Monday, October 22, 2012

Can You Sing With Your Enemies?

Yesterday I had the privilege of preaching at Park Street Brethren Church in Ashland OH. They have two Sunday morning services - the 9:00 in the sanctuary built in the 1920s and the 10:30 service in the gymnasium built in the 1980s. Two very different spaces and different styles of worship music. The second service is set up in the round -- and so I was spinning around like Bono on U2s last tour!

My sermon was really trying to make a theological case for why congregational singing is a constitutive practice of the church -- why singing God's praise together is a profound act that makes us who we are. (The message is streamed over at the Park Street's website). At the heart of what I was saying is that the Church is the community of forgiven sinners and reconciled enemies and that the discipline of singing together testifies to this truth. As the congregation submits itself to this discipline people are taught more about forgiveness and reconciliation and are transformed. I was preaching from Colossians 3:12-17 and was noting the proximity of the instructions to "bear with one another" and to "forgive each other" with the exhortation to "sing psalms hymns and spiritual songs." Congregational singing is the song of the reconciled and the reconcilers. It testifies to this reconciliation because--I claimed--enemies do not sing together.

After one of the services a person came up to me and said they had been estranged from their sibling for over a year (I am being vague here to preserve this person's identity). "We used to sing together. I think I am going to suggest we sing together again . . . we won't talk, we'll just sing." This person heard in my words the notion of singing as a transformative discipline which might open up the possibility of reconciliation.

I have been thinking about this and I was reminded of something the German theologian Dietrich Bonhoeffer wrote about prayer. In his short book Life Together, Bonhoeffer talks about a “happy discovery” he made. “I can no longer condemn or hate a brother for whom I pray no matter how much trouble he causes me. His face, that hitherto may have been strange and intolerable to me, is transformed in intercession into the countenance of a brother for whom Christ died, the face of a forgiven sinner” (Life Together, Fortress Press, 1996, 90–91).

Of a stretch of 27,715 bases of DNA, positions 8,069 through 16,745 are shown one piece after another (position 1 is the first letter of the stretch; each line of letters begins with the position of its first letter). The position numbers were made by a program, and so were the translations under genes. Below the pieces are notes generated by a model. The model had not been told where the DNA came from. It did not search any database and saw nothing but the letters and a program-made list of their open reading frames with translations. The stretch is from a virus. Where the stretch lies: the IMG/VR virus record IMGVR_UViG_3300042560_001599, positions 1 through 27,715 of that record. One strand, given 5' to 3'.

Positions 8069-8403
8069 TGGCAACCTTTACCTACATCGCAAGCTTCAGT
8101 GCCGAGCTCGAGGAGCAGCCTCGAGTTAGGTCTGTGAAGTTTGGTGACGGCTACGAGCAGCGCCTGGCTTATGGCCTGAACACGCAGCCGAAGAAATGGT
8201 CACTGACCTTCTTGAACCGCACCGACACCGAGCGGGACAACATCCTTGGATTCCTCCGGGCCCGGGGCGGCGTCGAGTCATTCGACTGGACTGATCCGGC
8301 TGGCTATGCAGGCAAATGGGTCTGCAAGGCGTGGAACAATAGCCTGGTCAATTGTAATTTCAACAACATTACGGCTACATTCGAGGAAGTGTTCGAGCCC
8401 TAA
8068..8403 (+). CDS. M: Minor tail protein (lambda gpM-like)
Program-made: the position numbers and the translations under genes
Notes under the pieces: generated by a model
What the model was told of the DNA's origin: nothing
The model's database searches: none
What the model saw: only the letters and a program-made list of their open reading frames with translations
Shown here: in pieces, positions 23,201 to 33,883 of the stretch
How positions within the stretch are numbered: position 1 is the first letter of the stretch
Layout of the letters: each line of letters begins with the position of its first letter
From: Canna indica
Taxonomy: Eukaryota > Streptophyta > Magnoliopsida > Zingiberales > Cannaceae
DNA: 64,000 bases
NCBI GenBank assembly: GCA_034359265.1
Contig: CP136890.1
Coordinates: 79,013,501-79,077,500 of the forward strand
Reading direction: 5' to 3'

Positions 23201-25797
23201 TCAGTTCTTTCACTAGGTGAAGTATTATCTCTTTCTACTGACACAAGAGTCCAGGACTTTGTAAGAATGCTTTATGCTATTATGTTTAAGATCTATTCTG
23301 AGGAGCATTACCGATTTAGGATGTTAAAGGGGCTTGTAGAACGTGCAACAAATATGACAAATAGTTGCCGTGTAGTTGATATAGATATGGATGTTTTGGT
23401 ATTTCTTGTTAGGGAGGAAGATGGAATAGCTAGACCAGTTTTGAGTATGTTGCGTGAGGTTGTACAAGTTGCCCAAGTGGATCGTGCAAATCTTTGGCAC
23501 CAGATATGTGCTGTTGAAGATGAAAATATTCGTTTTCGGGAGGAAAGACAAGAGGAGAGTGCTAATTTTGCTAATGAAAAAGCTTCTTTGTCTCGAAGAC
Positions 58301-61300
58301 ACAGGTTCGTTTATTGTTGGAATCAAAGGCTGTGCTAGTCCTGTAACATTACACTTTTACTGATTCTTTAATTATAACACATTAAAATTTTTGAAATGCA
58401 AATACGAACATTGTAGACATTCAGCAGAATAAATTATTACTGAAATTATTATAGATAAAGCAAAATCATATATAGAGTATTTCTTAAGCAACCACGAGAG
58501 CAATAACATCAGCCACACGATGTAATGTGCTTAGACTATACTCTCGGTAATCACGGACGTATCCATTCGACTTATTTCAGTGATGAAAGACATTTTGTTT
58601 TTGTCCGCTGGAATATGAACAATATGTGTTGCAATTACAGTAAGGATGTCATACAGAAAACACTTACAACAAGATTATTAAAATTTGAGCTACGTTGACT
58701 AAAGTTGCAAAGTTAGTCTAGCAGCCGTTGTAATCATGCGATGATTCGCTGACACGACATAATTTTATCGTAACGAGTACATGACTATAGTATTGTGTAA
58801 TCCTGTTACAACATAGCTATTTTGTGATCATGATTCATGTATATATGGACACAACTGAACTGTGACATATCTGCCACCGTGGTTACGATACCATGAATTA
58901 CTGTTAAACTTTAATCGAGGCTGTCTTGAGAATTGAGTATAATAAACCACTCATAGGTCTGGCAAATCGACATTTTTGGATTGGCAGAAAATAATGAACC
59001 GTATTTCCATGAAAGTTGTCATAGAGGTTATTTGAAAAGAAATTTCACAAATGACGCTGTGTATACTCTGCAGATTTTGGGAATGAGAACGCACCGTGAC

Perhaps, in a similar way, one can no longer hate a brother or sister in Christ with whom one sings God's praises.

Sunday, October 21, 2012

Preparing for Eternity

In a workshop I led recently, as we were discussing the future of a church's worship program, a women in her eighties said, "but what about the older people like me - we need to be preparing for eternity"

She was expressing her concern that her church might stop playing the hymns with which she was familiar. She was telling the younger worship leaders present that she needed to be singing the hymns that meant something to her. What was going to prepare her for eternity if not the hymns of her youth? Earlier this woman had told me that she played piano as a girl - she grew up in rural Ohio. "We didn't have a telephone," she told me to emphasize just how rural it had been. "But I had the hymn book and I played all the hymns.  I don't suppose people would do that today." she had said with a smile.

Her comment reveals the connection between congregational singing and pastoral care. I don't know if this woman was simply saying she found comfort in the hymns of her youth or if she was saying something more. But she is right that the images of eternity with God in the Bible certainly involve a lot of singing. And if we are to be reunited in glory with the saints who have gone before, perhaps they will still be singing the songs they learned as children. So getting back into hymn singing shape might be a good way to prepare for eternity.

I suggest "When the roll is called up yonder" might be a good place to start.

Sunday, October 7, 2012

Recording a Singing Church

The reason this blog has been a bit quiet over the summer is that I have been concentrating on producing a new Red Team album. After several intense days in the studio recording the instruments, yesterday we recorded the voices. The album is going to be called Singing Church, and like this blog, the idea is that it will be all about congregational singing. I find it odd that much of the recorded music used as a resource by worship leaders is comprised  of songs led by solo vocalists with back-up singers.  For this reason, there will be no solo vocals on the new album -- its a philosophical position which will mean we won't break into the top 40!